Could Canada pull out in a recession?

Could Canada pull out in a recession?

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A rapid cooling in the housing market, high household debt and the Bank of Canada’s aggressive rate hikes have all raised the specter of a recession in recent months.

But Capital Economics says there’s another force threatening to slow Canada’s growth and asks the question, “Will Canadians retire in a recession?”

The July jobs figures have been a bit of a “headache” for economists recently when the economy lost 30,600 jobs instead of gaining 15,000 as expected. The drop in employment follows a loss of 43,200 jobs in June, but the unemployment rate remained at a historic low of 4.9% due to a shrinking labor force.

The surprise drop was partly due to retirements hitting an all-time high, Capital said.

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Retirements have been rising for years due to aging baby boomers, but the recent spike appears to be because people had delayed retirement during the pandemic, where the labor market attachment of Canadians aged 55 at 64 has far exceeded pre-pandemic norms.

National Bank of Canada economists said 70% of job losses in July were among workers aged 55 and over, with Statistics Canada reporting that a record 300,000 Canadians retired in the last year. “Unforced retirements, not layoffs, appear to be the primary cause of the reduction,” National said.

While Capital economists don’t think retirements will rise much more, they also don’t think they will fall much from the current rate of 25,000 per month, as the share of the population over 55 years continues to increase.

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Nor is there any relief on the horizon from the younger generations. The participation rate of Canadians aged 25 to 54 hit an all-time high during the pandemic, but has since started to decline. According to UN projections, without immigration, the number of people aged 18-54 will decline by 100,000 or 0.5% each year.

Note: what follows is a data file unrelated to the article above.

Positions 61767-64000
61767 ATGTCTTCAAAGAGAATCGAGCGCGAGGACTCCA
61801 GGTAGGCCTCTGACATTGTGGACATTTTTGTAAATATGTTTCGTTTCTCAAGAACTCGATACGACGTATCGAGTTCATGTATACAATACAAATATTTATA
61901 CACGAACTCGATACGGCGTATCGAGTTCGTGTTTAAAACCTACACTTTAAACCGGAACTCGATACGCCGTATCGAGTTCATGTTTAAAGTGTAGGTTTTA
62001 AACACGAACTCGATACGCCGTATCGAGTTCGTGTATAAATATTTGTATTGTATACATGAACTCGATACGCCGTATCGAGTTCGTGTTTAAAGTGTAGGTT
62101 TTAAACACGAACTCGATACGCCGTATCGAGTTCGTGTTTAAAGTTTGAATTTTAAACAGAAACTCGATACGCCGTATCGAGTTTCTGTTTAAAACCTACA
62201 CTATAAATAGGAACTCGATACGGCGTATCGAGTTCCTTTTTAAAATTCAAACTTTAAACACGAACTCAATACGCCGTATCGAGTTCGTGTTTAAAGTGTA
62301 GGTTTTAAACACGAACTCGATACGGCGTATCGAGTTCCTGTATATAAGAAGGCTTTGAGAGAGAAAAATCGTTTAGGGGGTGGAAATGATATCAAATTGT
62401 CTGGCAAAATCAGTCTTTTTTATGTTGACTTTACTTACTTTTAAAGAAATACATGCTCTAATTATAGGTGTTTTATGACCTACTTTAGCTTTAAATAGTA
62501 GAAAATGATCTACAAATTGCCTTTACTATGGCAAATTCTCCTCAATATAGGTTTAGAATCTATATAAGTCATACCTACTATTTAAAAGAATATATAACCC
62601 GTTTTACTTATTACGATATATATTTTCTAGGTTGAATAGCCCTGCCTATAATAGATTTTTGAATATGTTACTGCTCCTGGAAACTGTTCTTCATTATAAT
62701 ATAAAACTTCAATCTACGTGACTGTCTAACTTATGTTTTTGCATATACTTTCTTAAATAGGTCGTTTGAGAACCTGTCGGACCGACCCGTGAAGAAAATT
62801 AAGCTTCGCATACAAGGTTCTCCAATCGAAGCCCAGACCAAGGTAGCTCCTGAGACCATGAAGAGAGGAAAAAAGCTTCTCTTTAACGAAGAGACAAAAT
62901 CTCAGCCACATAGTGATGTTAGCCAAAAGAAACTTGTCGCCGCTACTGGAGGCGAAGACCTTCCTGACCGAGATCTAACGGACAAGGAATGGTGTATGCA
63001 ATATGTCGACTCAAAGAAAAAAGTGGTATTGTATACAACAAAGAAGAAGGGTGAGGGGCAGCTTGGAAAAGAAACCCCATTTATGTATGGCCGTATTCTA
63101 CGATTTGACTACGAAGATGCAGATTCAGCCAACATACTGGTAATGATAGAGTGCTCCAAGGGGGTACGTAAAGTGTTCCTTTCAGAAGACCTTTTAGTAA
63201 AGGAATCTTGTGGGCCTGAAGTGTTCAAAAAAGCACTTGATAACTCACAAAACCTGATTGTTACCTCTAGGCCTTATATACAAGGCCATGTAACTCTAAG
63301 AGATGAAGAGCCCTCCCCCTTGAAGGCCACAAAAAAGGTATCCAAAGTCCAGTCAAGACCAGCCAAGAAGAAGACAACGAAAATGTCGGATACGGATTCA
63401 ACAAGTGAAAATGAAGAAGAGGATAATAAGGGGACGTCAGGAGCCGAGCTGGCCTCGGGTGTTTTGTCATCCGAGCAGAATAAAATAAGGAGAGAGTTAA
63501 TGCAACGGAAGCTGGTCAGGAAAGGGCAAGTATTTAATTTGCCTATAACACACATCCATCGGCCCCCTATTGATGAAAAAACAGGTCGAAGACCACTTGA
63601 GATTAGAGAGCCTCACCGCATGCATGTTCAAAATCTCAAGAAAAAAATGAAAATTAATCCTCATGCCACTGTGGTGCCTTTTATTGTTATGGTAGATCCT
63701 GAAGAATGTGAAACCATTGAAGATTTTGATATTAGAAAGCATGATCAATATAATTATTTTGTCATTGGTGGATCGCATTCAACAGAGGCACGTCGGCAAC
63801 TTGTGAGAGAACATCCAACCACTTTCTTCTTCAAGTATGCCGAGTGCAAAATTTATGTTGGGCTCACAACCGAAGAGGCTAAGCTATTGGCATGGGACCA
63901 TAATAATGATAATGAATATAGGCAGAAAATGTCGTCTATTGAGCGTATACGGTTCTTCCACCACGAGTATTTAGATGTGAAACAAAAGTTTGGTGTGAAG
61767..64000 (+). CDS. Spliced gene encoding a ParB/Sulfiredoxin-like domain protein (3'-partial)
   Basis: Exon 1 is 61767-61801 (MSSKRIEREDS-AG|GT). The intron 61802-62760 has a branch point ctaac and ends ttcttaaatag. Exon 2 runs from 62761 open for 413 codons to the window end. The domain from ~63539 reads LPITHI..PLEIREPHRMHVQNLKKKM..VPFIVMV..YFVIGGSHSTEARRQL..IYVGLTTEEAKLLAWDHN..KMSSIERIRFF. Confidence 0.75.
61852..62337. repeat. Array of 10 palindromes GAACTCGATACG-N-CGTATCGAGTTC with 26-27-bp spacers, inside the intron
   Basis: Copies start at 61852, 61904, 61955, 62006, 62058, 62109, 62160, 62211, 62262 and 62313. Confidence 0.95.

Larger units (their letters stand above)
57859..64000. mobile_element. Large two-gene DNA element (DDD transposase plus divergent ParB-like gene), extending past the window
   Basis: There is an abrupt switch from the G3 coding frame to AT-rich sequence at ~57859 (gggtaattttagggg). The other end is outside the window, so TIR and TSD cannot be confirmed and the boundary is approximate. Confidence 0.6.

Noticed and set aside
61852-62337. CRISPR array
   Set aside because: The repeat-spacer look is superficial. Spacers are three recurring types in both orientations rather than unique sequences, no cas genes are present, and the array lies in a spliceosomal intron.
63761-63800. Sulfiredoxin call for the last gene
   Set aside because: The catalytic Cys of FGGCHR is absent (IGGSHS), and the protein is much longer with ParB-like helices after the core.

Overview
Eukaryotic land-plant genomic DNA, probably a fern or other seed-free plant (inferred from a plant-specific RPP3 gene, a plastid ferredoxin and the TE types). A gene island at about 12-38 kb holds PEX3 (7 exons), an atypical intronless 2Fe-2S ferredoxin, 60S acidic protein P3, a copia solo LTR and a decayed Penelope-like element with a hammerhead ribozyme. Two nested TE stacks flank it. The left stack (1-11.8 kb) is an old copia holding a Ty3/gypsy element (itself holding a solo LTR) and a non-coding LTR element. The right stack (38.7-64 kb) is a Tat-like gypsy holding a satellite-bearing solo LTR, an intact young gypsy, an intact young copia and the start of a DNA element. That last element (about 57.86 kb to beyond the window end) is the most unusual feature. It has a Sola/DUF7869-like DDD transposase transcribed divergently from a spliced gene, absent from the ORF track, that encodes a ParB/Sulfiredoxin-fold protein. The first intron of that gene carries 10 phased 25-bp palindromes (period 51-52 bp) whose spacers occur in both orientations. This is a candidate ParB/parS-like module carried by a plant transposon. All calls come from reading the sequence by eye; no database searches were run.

Canada will then depend on immigration for labor force growth, said Capital economist Stephen Brown. But even that can fail.

“Future waves should be more beneficial to the working population but, if history is any guide, the government’s annual target of 450,000 new arrivals will still only increase the working population by 26,000 per month, which does not would only marginally offset the likely number of retirees,” he wrote.

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Capital now sees its job growth forecasts of 0.6% in 2023 and 1.2% in 2024 in jeopardy. The economy could get a boost if hours worked per person and output per hour improve, but with these two recent declines, that shouldn’t be counted on, Brown said.

“All of this increases downside risks to GDP, particularly if retirements increase further,” he said.


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Ballard Power Systems Inc., the Vancouver-based maker of hydrogen fuel cells used in trucks, trains and ships, got a boost on Friday when the US Cut Inflation Act was passed. The bill includes tax credits that could finally create a clean hydrogen supply — a critical missing ingredient if companies like Ballard hope to participate in the energy transition, writes Gabriel Friedman of the Financial Post. As the illustration shows, North America still has some way to go in the development of hydrogen infrastructure.

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  • Mary Ng, Minister of International Trade, Export Promotion, Small Business and Economic Development; and François-Philippe Champagne, Minister of Innovation, Science and Economic Development, will meet Tatiana Clouthier, Mexico’s Secretary of Economy, for the first virtual event of the Canada-Mexico High-Level Economic Dialogue
  • Premier Jason Kenney will share details of the Government of Alberta’s new talent recruitment campaign that will target Toronto and Vancouver
  • 2022 Association of Municipalities of Ontario AMO Conference
  • Benoit Charette, Quebec Minister of the Environment and the Fight Against Climate Change, will make several announcements regarding the environmental requirements that the government proposes to impose on Glencore’s Horne aluminum smelter
  • Bank of Canada Releases Survey of Senior Loan Officers
  • Today’s data: Existing home sales, manufacturing sales and wholesale trade in Canada

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Another sign of Alberta’s economic strength came recently when the province’s unemployment rate fell slightly below the national average at 4.8%. BMO Senior Economist Robert Kavcic gives four reasons for the relatively strong outlook. First, Alberta is heavily dependent on oil and right now it’s a blessing, increasing government revenue and revenues. Second, people are moving around the province. Third, the housing market is unique, entering the pandemic boom with attractive valuations and avoiding the excesses of other provinces like Ontario.

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“All told, the change in the jobless rate highlights what we think will be an extended Alberta outperformance barring another oil slump,” Kavcic wrote.


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Today’s Posthaste was written by Pamela Heaven (@pamheaven), with additional reporting from The Canadian Press, Thomson Reuters and Bloomberg.

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